A new conceptual design for College Avenue and Walnut Street—from the 45/46 bypass to Allen Street—is supposed to be delivered to the city of Bloomington by the end of 2023.
Allen Street is south of the place where College and Walnut merge into a single street—it’s a bit north of Switchyard Park.
The conceptual redesign for the corridor is just one of the elements that Toole Design Group is supposed to provide under a $170,000 contract that was approved by Bloomington’s board of public works last Wednesday.
The contract with Toole was approved on a rare non-unanimous vote by the three-member board.
Board president Kyla Cox Deckard abstained after wondering how Toole would handle the fact that it had already made a recommendation in 2018 for the corridor—to convert College and Walnut to two-way traffic.
The recommendation for two-way traffic was a part of Toole’s work consulting for the city on Bloomington’s transportation plan. The two-way recommendation did not survive in the version of the transportation plan that was recommended by the city plan commission to the city council for adoption.
Besides the conceptual design, other elements that Toole is supposed to provide as a part of the corridor study include: an implementation strategy with cost estimates for design and construction; several presentations to public officials at public meetings as well as public engagement; and a document that includes the conceptual design, a summary of public engagement, and traffic analysis.
On Wednesday, it was Bloomington’s assistant director of planning and transportation, Beth Rosenbarger, who gave the staff presentation about the contract to the board of public works. She described how the city received seven responses to its request for information (RFI). Two finalists were identified by a city team and two firms were interviewed, Rosenbarger said. It was that process that led to the choice of Toole Design Group, LLC for the contract, Rosenbarger said.
To lead off deliberations last Wednesday, board of public works president Kyla Cox Deckard asked Rosenbarger: “Has the city Bloomington worked with Toole on any projects like this, like a study project, in the past?”
It was Toole that had worked on the city’s transportation plan in 2018, Rosenbarger told Cox Deckard.
The transportation plan was eventually adopted by the city council in July 2019. According to the city of Bloomington online financial system, Toole Design Group was paid $124,900 for its work on Bloomington’s transportation plan.
Rosenbarger told Cox Deckard on Wednesday that no representatives from Toole were available to answer questions, but that Rosenbarger could forward Cox Deckard’s questions to the firm.
The back-and-forth between Rosenbarger and Cox Deckard drew out the fact that Bloomington’s plan commission in 2018 had altered one of Toole’s recommendations in a draft of the plan.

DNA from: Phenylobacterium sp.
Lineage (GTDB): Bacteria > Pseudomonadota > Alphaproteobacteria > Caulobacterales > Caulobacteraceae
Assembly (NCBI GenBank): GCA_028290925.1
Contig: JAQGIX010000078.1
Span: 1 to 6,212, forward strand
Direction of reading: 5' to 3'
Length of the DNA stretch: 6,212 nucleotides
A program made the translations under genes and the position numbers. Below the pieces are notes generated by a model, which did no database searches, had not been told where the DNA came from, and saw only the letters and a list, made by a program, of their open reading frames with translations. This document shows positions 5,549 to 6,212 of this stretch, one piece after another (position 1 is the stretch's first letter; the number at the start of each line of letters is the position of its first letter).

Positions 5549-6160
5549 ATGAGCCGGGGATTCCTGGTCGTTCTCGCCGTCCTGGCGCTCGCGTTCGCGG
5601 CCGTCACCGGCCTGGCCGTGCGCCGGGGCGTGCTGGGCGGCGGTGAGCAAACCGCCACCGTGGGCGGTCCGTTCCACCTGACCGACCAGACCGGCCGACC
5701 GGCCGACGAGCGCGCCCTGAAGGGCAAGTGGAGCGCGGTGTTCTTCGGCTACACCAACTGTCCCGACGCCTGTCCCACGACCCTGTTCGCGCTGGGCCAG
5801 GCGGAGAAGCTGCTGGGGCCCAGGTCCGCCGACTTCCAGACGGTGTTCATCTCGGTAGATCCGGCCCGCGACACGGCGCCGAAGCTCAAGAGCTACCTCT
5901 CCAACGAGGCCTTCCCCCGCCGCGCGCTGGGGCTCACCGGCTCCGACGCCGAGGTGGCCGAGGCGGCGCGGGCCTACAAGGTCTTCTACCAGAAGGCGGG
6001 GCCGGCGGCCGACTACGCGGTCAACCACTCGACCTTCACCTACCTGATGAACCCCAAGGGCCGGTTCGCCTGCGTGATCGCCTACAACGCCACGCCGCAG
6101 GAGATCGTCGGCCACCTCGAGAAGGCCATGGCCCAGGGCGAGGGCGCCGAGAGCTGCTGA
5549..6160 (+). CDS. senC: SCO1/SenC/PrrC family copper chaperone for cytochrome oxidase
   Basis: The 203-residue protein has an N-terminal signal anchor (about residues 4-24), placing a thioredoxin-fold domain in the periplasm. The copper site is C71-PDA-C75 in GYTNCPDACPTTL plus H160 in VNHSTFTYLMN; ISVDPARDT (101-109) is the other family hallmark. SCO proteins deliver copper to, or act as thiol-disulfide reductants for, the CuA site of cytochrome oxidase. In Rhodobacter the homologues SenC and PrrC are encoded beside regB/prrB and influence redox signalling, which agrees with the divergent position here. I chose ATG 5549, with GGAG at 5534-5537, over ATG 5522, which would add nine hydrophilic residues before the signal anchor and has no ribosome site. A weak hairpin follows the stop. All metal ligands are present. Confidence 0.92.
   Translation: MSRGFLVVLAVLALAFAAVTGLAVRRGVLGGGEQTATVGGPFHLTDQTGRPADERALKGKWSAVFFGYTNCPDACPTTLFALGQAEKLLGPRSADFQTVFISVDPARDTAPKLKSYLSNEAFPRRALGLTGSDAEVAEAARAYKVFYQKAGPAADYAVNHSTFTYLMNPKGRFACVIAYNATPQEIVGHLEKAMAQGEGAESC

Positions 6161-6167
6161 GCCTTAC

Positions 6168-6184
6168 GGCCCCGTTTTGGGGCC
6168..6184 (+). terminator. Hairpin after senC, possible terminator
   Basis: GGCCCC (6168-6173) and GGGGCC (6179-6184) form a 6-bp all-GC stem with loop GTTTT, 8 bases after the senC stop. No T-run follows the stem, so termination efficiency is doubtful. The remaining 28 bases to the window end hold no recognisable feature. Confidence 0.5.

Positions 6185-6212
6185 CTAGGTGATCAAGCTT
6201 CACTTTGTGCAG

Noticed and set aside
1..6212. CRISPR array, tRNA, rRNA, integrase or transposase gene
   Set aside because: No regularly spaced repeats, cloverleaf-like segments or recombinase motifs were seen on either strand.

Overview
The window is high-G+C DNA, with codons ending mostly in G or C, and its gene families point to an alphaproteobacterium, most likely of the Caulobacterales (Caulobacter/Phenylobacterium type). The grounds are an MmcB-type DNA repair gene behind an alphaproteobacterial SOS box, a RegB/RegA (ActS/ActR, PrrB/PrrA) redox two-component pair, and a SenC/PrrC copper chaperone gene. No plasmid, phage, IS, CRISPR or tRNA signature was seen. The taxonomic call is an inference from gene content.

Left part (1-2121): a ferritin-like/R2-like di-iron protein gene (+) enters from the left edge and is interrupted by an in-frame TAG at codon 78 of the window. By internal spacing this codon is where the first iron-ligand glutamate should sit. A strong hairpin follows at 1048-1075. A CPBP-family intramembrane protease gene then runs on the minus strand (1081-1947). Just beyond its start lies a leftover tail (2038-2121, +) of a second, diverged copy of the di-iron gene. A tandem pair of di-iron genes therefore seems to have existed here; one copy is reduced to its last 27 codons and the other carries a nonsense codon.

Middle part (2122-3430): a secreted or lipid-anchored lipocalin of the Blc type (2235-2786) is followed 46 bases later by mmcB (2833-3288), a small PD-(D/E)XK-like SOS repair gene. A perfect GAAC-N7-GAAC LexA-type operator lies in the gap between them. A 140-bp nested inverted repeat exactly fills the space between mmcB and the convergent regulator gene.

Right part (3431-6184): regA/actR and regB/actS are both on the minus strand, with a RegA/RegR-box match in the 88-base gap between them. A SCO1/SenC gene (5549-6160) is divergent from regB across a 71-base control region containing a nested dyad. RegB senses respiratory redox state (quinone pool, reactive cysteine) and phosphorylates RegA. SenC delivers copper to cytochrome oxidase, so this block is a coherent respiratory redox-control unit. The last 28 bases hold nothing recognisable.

Toole’s 2018 recommendation was to convert the College Avenue and Walnut Street pair—which are currently each one-way streets—to two-way traffic. In November 2018, the plan commission amended the transportation plan to remove Toole’s recommendation for two-way traffic on College and Walnut.
In 2018, Toole also recommended that the College-Walnut corridor needed to be studied further. Last Wednesday’s $170,000 contract is for Toole’s recommended further study of the corridor.
Given that background, Cox Deckard wondered how Toole would handle the process of studying the corridor now, given the plan commission’s removal of Toole’s 2018 recommendation for two-way traffic on the streets in the corridor.
Rosenbarger told Cox Deckard that from the staff’s perspective the work is being done based on a “goals based design.” Rosenbarger said, “As a community…there’s a list of things that we want to achieve by doing a corridor study, and a conceptual design of our streets.”
Rosenbarger continued: “So we want to bring people together and talk about: If we look at different design options, how do each of those measure up to these goals and to what we want to achieve as a community?”
Cox Deckard pressed again the question of how Toole would be able to study the corridor, given that the firm had already made a recommendation for two-way traffic on College and Walnut.
Rosenbarger said over 100 people work for Toole, so it would not necessarily be the same staff who worked on the 2018 transportation plan. Rosenbarger described them as “professionals who specialize in street design, in achieving goals and values through street design.”
Rosenbarger said, “If there’s a concern that because this is the firm that did the transportation plan [that means] there’s only one answer, we don’t think there’s only one answer.”
Rosenbarger concluded, “We want to explore the options, have a community conversation, and look at our goals as a community and different ways to achieve those goals.”